Cases reported "Periodontal Abscess"

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1/11. Postanginal septicaemia with external jugular venous thrombosis: case report.

    Postanginal septicaemia is a syndrome of anaerobic septicaemia, septic thrombophlebitis of the internal jugular vein, and metastatic infections, that follows a localized infection in the area drained by the large cervical veins. The syndrome was well-known and often fatal in the preantibiotic era. It is now rather rare, presumably as a result of the almost routine use of prophylactic antibiotics. The symptoms are classic, and it should be suspected in any case where septicaemia and metastatic lesions are preceded by a head and neck infection. We report a case that is typical, except that branches of the external jugular vein were thrombosed. To our knowledge this has not been reported previously.
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2/11. Streptococcal infection and necrotizing fasciitis--implications for rehabilitation: a report of 5 cases and review of the literature.

    Five cases are presented of patients who were diagnosed with necrotizing fasciitis secondary to (1) hip disarticulation (in a paraplegic patient); (2) tooth abscess with extensive neck dissection, complicated by sepsis and hypotension with resultant dysphagia and ischemic encephalopathy; (3) below-knee amputation, anoxia, and severe debility; (4) emergent above-knee amputation; and (5) percutaneous endoscopic gastrostomy placement. The latter patient developed abdominal and chest wall necrotizing fasciitis that required skin grafting. Four patients were treated in an acute rehabilitation setting and returned home, and the fifth was rehabilitated in a subacute facility. This report emphasizes the importance of carefully monitoring rehabilitation patients, especially those with impaired sensation.
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3/11. Undifferentiated malignant neoplasm involving the interdental gingiva: a case report.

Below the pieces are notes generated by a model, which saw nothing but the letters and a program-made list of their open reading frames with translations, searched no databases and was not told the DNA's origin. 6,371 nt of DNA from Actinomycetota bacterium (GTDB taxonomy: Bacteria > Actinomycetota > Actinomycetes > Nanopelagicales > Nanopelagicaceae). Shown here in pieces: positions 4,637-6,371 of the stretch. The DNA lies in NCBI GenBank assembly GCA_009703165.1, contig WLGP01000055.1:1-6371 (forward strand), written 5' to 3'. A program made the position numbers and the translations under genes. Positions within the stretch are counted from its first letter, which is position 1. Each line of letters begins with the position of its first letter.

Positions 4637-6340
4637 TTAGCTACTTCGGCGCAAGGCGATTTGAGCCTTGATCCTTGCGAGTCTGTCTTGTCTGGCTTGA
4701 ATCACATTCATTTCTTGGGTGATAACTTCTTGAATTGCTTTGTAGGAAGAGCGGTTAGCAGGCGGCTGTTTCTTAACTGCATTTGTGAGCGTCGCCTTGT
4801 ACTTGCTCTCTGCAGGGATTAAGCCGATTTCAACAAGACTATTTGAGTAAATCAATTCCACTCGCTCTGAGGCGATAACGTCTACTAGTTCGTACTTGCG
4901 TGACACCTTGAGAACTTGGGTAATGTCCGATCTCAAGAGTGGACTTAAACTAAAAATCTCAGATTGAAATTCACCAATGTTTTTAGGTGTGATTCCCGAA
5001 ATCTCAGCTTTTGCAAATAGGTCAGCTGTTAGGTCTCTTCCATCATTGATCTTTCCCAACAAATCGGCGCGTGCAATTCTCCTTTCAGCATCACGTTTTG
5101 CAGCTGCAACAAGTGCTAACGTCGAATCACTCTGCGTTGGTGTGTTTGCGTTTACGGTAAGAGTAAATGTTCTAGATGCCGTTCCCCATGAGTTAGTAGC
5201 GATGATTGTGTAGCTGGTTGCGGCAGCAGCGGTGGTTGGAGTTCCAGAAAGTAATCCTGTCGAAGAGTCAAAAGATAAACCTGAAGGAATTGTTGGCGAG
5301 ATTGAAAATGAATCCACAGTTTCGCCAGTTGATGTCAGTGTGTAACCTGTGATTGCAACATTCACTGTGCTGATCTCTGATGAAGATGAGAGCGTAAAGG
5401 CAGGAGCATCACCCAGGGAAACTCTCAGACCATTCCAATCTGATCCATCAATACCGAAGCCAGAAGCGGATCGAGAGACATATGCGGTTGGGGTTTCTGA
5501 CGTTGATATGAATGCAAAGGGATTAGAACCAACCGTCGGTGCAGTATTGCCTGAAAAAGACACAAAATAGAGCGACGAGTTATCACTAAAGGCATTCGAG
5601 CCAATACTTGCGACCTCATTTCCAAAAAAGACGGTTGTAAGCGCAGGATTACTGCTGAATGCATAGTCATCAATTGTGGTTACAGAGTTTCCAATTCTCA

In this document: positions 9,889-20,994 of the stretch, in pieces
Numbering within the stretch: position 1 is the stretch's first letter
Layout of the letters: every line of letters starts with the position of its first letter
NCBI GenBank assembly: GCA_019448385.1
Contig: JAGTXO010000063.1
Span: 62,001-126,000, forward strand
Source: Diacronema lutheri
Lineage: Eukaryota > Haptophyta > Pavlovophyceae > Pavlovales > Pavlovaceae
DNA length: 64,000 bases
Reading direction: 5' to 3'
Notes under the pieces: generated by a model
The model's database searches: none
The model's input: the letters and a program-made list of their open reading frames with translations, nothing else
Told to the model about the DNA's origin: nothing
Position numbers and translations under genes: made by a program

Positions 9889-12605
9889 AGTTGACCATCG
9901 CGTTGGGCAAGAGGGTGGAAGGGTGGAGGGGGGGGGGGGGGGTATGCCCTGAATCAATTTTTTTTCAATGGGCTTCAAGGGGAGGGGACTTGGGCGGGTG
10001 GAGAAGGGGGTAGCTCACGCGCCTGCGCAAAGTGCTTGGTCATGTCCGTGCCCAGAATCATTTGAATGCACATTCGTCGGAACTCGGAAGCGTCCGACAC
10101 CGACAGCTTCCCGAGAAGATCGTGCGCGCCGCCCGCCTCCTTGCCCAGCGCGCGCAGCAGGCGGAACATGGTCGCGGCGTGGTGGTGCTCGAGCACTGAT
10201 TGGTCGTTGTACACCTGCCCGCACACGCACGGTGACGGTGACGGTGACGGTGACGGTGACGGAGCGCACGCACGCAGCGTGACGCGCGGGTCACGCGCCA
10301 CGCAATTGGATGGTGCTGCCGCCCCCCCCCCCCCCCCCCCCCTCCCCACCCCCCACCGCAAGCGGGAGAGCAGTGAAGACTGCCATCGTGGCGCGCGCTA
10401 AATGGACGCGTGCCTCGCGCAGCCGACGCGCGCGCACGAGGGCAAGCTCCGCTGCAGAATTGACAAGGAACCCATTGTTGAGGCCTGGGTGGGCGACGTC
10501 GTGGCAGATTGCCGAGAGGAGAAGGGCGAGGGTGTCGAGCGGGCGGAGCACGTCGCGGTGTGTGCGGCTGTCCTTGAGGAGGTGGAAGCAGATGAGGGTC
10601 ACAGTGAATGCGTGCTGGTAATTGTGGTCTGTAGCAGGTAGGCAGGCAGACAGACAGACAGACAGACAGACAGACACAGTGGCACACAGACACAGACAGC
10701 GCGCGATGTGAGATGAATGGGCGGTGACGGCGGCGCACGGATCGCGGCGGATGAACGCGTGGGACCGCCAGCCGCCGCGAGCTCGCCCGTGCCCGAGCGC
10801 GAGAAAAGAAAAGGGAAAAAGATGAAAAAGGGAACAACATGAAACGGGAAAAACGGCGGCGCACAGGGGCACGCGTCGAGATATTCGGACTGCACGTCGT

BACKGROUND: Metastases to the gingiva are uncommon. They can be a diagnostic challenge clinically because of their rarity and tendency to mimic benign lesions. In this report, we present a case of an undifferentiated malignant neoplasm of unknown origin presenting as benign inflammatory gingival lesions and we review the literature on metastases to the gingiva. methods: A 44-year-old female patient was referred by a local periodontist for evaluation of multiple painless gingival lesions that clinically resembled pyogenic granulomas or periodontal abscesses, but with an uncharacteristic multifocal presentation in the background of good oral hygiene. Her medical history was unremarkable except for recent weight loss. Periapical radiographs were obtained, as well as two incisional biopsies, one placed in formalin for routine histology and immunohistochemistry, the other in phosphate buffered saline for flow cytometry. RESULTS: Radiographic findings were non-contributory for hard tissue pathoses. Histopathological findings were consistent with a poorly differentiated malignancy, suggestive of metastatic disease. Immunohistochemical studies and flow cytometry were unsupportive in delineating any tumor differentiation. The patient subsequently developed multiple tumors throughout the body with similar histopathological findings, yet no primary tumor was identified and a definitive diagnosis could not be rendered. She was discharged one month later in poor condition with the principal diagnosis of hemorrhage/ pancytopenia, and a secondary diagnosis of metastatic head and neck cancer. CONCLUSION: This case of malignant metastatic tumor of unknown origin presenting as benign gingival lesions illustrates the importance of thorough patient evaluation, which should include a biopsy when necessary for definitive diagnosis.
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4/11. Bedside ultrasound of the soft tissue of the face: a case of early ludwig's angina.

    A case is reported of a 38-year-old man presenting with early ludwig's angina. It is difficult to differentiate superficial from deep infections of the face and neck by physical examination alone. The diagnosis of this condition with bedside soft tissue ultrasound of the face is described. ludwig's angina is an uncommon infection of the deep tissues of the face and neck that usually evolves from more superficial infections such as dental abscesses.
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5/11. Spread of infectious complications of odontogenic abscess detected by technetium-99m-HMPAO-labeled WBC scan of occult sepsis in the intensive care unit.